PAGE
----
Absence can grow appreciation.
It does not always. Sometimes, absence grows grudges. Occasionally, it lessens the stings of emotional trauma. But my main experience with absence is a growth in appreciation of that which is no longer, or never has been, there.
In this case, I’m speaking of mountains.
For most of my life, mountains only existed as an idea. I would see them in photos and on vacations, but I didn’t live with them. They would arise in my dreams as far off places to conquer and beauties to behold. And I while I loved the idea of them, I lived my life pleasantly enough without their figures in the sky.
But then, I left my home for a while. I lacked any feeling of homesickness, but did not necessarily revel at all times in the unfamiliar. I gravitated toward the only things that had a suitable familiarity: my dreams. But this time, my dreams were in front of me. All around me. My dreams were in the sand dunes and the salt flats and the mountains holding waterfalls. My dreams were in the laughter and the decadence of shared food after a long days run. And at some point, I realized that my dreams were my reality.
I returned home and it didn’t feel the same. There was something missing in the place that had stayed the same. My home now felt empty. I lived there again, but it was no longer my home. It was a waiting room. A city reduced to a snapshot of who I used to be. An interesting reflection, but a museum nonetheless.
I moved. For good this time. To a new home where dreams were filled with the permanence of reality. Mountain shadows spread across the valley floor and made their presence known. I spent days exploring the nuances of the land outside my front door. In fact, I’m still spending days exploring and discovering my new reality. As I come across an Abert's squirrel—one of the black, furry ones that are relatively rare—I wonder if I would have the same longing to explore if I had not dreamed about this place for years. I wonder if I would have the appreciation that comes with being away from something beloved for an extended period. I can’t know the real answer, but I think the answer is a delicate yes.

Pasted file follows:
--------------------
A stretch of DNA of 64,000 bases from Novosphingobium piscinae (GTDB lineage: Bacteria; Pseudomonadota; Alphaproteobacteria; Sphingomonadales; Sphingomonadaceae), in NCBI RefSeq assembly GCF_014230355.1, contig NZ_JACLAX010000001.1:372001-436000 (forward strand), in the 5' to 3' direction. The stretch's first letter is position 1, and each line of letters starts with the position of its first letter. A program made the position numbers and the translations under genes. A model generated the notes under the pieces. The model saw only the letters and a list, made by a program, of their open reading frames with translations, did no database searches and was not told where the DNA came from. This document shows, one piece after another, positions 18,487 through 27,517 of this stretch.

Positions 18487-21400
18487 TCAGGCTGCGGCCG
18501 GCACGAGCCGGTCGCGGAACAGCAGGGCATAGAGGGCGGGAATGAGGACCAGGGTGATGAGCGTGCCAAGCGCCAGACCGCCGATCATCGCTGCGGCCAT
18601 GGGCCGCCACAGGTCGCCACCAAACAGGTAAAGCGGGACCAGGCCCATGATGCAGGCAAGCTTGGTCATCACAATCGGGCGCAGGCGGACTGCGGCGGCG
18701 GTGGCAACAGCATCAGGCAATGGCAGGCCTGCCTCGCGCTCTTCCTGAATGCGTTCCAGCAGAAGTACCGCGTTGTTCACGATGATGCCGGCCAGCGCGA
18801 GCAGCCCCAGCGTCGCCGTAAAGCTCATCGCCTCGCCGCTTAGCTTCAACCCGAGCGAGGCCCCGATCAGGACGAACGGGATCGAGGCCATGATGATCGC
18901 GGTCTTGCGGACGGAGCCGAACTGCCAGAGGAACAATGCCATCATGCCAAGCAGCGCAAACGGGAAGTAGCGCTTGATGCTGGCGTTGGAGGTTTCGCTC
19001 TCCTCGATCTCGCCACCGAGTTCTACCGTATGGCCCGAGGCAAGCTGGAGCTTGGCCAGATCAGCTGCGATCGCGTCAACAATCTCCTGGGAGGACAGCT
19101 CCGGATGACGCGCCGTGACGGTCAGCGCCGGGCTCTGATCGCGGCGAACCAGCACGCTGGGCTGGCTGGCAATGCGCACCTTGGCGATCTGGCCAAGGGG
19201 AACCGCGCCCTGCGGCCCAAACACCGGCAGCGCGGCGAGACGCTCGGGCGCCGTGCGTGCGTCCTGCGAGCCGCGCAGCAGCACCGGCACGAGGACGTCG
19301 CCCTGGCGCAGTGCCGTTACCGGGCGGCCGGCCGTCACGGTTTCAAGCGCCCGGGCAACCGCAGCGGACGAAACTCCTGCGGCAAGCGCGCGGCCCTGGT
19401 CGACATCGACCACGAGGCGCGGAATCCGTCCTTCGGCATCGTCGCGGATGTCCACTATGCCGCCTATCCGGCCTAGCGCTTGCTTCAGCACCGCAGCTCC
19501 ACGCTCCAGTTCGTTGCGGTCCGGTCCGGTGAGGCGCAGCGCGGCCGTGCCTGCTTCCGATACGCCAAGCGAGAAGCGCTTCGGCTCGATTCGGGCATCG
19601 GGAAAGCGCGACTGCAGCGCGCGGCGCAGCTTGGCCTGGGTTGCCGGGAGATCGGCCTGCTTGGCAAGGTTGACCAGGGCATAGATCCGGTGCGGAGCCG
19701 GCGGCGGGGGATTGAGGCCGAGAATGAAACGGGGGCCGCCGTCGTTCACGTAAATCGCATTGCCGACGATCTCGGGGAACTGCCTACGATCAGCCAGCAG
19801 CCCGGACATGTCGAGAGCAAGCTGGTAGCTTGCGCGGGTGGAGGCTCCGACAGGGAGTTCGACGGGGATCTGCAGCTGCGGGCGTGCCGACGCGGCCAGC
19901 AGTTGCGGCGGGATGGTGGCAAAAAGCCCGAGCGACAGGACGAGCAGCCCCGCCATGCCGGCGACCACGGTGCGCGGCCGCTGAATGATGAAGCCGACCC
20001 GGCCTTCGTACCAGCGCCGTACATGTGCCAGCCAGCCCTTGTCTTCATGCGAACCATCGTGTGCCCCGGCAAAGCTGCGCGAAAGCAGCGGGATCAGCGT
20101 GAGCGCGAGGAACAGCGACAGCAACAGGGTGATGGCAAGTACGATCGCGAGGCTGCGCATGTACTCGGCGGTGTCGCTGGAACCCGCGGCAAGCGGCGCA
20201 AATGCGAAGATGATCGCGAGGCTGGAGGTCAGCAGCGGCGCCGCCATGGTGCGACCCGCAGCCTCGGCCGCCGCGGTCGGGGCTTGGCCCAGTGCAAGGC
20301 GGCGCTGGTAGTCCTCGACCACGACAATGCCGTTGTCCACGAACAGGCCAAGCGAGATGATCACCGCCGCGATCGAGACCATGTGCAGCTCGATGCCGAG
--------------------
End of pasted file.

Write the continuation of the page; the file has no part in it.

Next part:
There must be two different ways to love the mountains. The first occurs when you were born in the mountains. Your parents took you out every weekend and taught you about the rocks and the trees and the bears who come to steal food from your trash at night. You come to love the environment because it is home. It reminds you of the people you love and the thrills of growing up.
The other, is like me: you learn the mountains because they are so foreign. My eyes are amazed by the smallest of hills, no matter how many mountains I have seen. It is the nature of growing up and being able to see for miles in any direction. I come to the mountains with a worshipful attitude. I look at these high altitude beings and think mystically. How can I not when to me they used to be ephemeral images in dreams and on screens. I don’t know the names of many things, I have to learn them. I become a kid again.
And being a kid gets difficult as age creeps up. Opinions are hardened and possibilities float away. If I didn't have this new playground, I'm quite sure I would become an adult. And I'm not quite prepared for that yet.